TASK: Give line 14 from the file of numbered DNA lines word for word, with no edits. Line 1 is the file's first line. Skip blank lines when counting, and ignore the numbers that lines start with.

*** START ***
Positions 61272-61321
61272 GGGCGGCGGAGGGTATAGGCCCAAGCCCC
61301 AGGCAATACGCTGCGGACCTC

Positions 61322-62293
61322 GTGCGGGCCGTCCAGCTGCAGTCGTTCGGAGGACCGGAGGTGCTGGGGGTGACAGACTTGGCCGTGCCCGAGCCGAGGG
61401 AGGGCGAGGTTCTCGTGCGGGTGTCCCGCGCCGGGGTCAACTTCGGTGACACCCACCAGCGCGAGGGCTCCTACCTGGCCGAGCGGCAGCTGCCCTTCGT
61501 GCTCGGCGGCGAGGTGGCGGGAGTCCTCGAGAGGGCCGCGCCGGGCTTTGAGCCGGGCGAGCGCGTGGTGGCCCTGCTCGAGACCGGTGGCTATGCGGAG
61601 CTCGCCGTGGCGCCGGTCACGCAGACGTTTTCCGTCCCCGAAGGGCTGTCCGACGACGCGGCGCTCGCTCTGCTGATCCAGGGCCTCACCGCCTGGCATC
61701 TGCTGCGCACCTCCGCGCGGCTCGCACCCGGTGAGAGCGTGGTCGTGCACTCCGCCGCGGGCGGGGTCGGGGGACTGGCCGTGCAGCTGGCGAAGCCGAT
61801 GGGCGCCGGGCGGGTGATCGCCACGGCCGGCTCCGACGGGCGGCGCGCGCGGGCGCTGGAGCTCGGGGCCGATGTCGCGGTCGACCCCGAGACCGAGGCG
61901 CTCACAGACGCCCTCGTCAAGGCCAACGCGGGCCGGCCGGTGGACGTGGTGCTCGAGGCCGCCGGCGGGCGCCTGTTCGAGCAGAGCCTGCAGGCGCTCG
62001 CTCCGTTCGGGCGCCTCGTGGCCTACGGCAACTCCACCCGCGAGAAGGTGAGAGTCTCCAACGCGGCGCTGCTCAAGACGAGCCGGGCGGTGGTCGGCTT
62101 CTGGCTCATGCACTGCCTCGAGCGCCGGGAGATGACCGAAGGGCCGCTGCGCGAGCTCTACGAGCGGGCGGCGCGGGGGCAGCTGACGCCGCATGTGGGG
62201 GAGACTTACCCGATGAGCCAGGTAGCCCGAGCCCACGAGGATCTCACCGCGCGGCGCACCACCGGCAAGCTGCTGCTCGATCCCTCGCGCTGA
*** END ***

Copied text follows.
62201 GAGACTTACCCGATGAGCCAGGTAGCCCGAGCCCACGAGGATCTCACCGCGCGGCGCACCACCGGCAAGCTGCTGCTCGATCCCTCGCGCTGA